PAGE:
What is Green Social Work?

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The Urban Renaissance Center of Civic Park Neighborhood in Flint is a new field placement area for social work students this Fall.

Whenever something is called ‘green’ many of us tend toward skepticism. Let’s be real, when something touts itself as environmentally friendly, so often it’s just trying to hide a toxic underbelly.

So, green social work … is it just hype?

Hardly. It’s the real deal. It’s a reframing of how we talk about social issues, the planet, and the intersection between the two. It’s as green as they come.

In 2010 the Council on Social Work Education declared sustainability the number one social justice issue of the new century. Since then, the area of green social work has evolved and come into its own.

Green social work is a branch of social work that deals with the impact of the faltering environmental stability upon human populations. It is essentially a broadening of the definition of environment, sociologically speaking, from referring exclusively to someone’s immediate surroundings to referring to the planet that we all share.

After the CSWEs 2010 announcement, it became quite clear that social workers globally were eager to enter a realistic conversation about how climate change affects people, impoverished groups in particular, and that they were ready to take action.

There was no more denying that the extreme flooding, hurricane damage, or broken levees of the age impacted people beyond reason.

Annie Muldoon, MSW, of Carleton University has very poignant reasoning behind her belief in the need for green social work: “Attempts to improve social conditions may be lost,” she said, “if society itself lacks clear air, drinkable water, and adequate food.”

This newfound awareness in the social work field was met with an air of embarrassment. Experts began acknowledging that social work had always had an ambivalent understanding of its relationship to the natural world. And that while their work had always been based upon a “person-in-environment” principle, it had long neglected the “environment-in-person” aspect. There was a certain level of rose-tinted metaphor to the whole thing: the flaws of the field of social work were represented within the flaws of the human condition. In short, we all waited too long to see the inevitable truth about global warming and it was our collective responsibility to do something about it, fast.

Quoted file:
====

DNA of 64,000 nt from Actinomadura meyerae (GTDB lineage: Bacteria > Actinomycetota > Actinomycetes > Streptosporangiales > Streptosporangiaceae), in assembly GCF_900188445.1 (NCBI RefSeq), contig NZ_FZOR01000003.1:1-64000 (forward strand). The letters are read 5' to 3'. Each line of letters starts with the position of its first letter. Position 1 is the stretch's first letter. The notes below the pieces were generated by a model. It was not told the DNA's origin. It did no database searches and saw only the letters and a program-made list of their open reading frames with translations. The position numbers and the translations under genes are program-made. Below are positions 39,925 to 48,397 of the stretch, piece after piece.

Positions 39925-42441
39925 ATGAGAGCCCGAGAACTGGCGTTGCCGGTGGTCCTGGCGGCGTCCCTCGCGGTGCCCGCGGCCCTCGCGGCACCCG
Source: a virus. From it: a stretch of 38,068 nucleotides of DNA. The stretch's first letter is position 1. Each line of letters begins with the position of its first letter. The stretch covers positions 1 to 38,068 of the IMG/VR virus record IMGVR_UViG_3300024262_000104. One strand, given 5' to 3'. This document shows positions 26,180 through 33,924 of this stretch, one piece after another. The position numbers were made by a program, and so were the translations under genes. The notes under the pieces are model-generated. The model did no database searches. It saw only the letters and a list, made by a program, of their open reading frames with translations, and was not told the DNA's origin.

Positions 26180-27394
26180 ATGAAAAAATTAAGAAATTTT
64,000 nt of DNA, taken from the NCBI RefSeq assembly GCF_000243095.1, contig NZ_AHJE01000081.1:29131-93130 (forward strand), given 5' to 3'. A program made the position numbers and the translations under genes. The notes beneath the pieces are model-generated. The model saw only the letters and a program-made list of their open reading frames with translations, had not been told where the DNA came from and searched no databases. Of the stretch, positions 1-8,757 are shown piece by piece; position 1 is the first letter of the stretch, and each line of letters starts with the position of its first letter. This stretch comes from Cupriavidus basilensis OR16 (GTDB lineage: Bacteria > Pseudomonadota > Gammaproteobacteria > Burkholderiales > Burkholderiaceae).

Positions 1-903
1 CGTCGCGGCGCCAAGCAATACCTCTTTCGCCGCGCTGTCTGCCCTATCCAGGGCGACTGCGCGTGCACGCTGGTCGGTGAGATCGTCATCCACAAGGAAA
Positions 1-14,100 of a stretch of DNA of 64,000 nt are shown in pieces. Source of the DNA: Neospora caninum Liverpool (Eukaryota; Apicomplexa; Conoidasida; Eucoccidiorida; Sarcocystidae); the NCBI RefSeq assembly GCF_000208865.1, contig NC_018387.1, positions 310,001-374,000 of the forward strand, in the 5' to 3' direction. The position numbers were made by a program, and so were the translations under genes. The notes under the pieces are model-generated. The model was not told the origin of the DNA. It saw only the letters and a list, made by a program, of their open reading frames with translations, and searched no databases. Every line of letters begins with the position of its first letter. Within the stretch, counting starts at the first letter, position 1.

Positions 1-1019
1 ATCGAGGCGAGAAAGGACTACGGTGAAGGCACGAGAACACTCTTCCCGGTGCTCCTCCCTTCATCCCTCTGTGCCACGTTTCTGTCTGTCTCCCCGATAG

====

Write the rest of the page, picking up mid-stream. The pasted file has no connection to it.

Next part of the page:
Soon the conversation shifted from revelation to action.

In the Aftermath

Arguably the most profound impact of the new green edge to the field of social work comes in the form of professionals on the ground in the aftermath of a natural disaster. They flood to the South after devastating hurricanes; they establish shelters for people who are forced to evacuate their homes; they provide aid plain and simple. Social workers fill the need for emergency management that focuses on people instead of their insurance policies.

According to Case Western Reserve University, another benefit of having social workers on the ground during the aftermath of a devastating natural disaster is that they are able to address poverty and other structural inequalities at the same time as they’re working to enhance the quality of life of the residents. A social worker stationed in a region prone to hurricanes, for example, will build relationships with local families and be better equipped to cater to their particular needs – like helping the parents of a child with disabilities prepare for the hurricane before it hits. The simple fact of the social workers’ proximity to affected peoples and issues makes them better advocates.